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We have so much genomic data—we need AI to help us grapple with it

Genomics is set to become the biggest source of data on the planet, overtaking the current leading heavyweights – astronomy, YouTube and Twitter.

There is a need for computing to move ahead of the upcoming challenges in genomics – not just to ensure we can store and process the vast quantities of data. There is also going to be increasingly diverse data to grapple with, as efforts to sequence the genomes of all life on earth are underway. … More widely, ‘real time’ genome analysis of bacteria and viruses can help to track outbreaks of infectious diseases …

Though the concept of machine learning has been around since the 1960s, it’s only in the last 10 years that it’s really been applied in genomics. Three factors have converged allowing its potential to be realised – the algorithms are sophisticated enough, the data sets needed to train the algorithms now exist, and the computing power to train those algorithms exists.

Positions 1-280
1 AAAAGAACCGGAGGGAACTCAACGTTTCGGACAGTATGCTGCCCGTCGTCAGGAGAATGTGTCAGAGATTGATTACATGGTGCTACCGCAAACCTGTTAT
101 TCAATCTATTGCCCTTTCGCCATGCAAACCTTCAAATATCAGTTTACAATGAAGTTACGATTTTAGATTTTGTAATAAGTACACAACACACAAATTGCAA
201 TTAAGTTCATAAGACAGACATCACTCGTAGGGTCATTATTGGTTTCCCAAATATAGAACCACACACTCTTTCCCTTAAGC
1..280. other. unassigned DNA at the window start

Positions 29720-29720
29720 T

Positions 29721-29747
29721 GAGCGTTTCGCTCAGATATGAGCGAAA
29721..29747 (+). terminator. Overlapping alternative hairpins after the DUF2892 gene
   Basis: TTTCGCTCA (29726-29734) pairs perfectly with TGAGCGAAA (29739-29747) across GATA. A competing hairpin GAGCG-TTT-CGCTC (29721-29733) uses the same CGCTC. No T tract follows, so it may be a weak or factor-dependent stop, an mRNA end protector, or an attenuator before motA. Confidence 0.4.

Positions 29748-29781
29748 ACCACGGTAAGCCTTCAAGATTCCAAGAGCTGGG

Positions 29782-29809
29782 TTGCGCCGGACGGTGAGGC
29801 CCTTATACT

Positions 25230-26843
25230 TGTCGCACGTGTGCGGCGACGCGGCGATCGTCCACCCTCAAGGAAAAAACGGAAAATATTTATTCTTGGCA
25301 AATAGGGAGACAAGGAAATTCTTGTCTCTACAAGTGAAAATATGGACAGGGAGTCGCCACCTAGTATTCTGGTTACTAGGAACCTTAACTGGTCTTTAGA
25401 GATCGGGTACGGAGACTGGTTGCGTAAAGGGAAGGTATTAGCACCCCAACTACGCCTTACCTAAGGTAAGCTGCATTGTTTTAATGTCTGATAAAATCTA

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Dr Nicole Wheeler, a researcher at the Centre for Genomic Pathogen Surveillance at the Sanger Institute has used supervised machine learning to train an algorithm to spot genome sequences in Salmonella bacteria that are associated with a deadly bloodstream infection, as opposed to mild food poisoning. …

Read full, original post: Getting smart about artificial intelligence

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